A random thought. I'm trying to do some catching up on reading. Today it was J. Hoberman's (the best film critic) review of Alan Wald's Trinity of Passion: The Literary Left and the Antifascist Crusade, in The Nation, October 8 (available online only with a subscription). Here's the bit that interested me:
"Another narrative concerns the autobiographical Spanish Civil War fictions of Abraham Lincoln Brigade veterans Alvah Bessie, Milton Wolff and William Herrick; for Wald, these novels constitute "a hitherto neglected segment in Jewish American cultural history." Grim, grizzled and jaunty, Bessie strikes an appropriately battle-hardened pose on Trinity's cover. Wald sees Tough Jews, like those who populate Bessie's Men in Battle, Herrick's Hermanos! and Wolff's Another Hill, as an alternative to the traditional Jewish Menschlichkeit that figures in the work of novelist Albert Maltz and playwright Irwin Shaw, two Popular Front middlebrows who would gain Hollywood contracts and be named as Communists in the course of the November 1947 hearings held by the House Un-American Activities Committee."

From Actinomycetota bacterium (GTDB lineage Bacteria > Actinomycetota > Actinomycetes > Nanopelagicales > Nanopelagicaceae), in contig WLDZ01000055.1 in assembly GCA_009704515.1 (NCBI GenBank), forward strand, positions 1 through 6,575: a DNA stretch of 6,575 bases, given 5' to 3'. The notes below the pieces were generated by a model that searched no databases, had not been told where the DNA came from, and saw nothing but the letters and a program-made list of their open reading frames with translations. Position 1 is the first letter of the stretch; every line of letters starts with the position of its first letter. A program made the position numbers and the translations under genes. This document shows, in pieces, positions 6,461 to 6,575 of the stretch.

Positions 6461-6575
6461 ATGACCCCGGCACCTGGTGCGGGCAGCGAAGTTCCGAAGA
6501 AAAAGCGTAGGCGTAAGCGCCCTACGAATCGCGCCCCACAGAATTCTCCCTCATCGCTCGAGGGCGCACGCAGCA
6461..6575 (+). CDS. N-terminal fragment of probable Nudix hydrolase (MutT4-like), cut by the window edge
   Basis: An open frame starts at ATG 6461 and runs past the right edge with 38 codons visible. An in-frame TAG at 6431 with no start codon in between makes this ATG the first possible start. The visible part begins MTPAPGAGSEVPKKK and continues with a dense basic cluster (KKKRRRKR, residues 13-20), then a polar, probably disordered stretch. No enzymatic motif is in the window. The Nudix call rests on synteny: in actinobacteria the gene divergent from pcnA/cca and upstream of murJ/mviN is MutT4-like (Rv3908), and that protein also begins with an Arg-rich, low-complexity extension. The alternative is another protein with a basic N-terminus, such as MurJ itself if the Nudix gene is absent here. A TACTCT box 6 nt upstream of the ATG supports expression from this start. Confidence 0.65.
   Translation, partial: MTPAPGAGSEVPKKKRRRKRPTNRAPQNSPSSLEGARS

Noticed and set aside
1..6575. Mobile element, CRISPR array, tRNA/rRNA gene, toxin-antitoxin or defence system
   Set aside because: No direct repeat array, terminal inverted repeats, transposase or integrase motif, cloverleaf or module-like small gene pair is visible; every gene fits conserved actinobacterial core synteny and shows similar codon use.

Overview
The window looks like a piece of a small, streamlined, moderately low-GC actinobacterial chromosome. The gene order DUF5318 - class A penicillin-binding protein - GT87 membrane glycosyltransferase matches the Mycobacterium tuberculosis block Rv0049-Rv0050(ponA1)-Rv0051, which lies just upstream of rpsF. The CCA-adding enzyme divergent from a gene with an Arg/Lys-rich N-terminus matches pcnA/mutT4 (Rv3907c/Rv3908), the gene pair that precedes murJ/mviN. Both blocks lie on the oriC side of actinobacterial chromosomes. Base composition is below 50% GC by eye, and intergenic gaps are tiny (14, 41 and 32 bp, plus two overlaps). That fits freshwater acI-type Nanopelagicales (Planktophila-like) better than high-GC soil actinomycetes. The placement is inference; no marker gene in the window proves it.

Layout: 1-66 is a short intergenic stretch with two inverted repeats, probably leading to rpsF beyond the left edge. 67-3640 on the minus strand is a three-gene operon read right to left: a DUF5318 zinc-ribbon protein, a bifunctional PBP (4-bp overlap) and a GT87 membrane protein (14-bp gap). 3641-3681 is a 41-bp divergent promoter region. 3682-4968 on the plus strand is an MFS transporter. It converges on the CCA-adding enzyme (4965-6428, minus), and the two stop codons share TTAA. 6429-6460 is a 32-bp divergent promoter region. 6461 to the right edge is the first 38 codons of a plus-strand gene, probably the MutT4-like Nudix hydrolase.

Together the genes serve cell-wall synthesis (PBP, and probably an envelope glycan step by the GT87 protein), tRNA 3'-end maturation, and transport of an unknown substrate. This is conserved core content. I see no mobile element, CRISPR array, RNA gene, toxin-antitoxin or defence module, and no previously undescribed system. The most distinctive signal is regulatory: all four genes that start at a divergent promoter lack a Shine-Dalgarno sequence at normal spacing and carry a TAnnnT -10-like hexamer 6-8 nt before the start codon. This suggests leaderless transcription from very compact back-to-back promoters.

Menschlichkeit: the qualities that make one a mensch, a good guy. Properties that emerge from the Yiddish culture of the ghetto.
Is the "Tough Jew" advocated by Alvah Bessie and other Jewish vets of the Spanish Civil War related to the "tough Jew" masculinist image fostered by the Zionist movement in Palestine, as an alternative to the meek and mild and impotent Jew of the shtetl? Did the CP-USA play a role in the emergence of the image of the fighting Jew, so important for the Zionist movement? (Think: Paul Newman as Ari Ben Canaan in Exodus.)
As I said, random thoughts. According to Wald, these novels of Bessie et al have been neglected, so, who knows? (And I didn't mean for this to be another kufiyaspotting--this is the best Exodus photo of Paul N. I could find. He's really tough here, dressing up as the enemy.)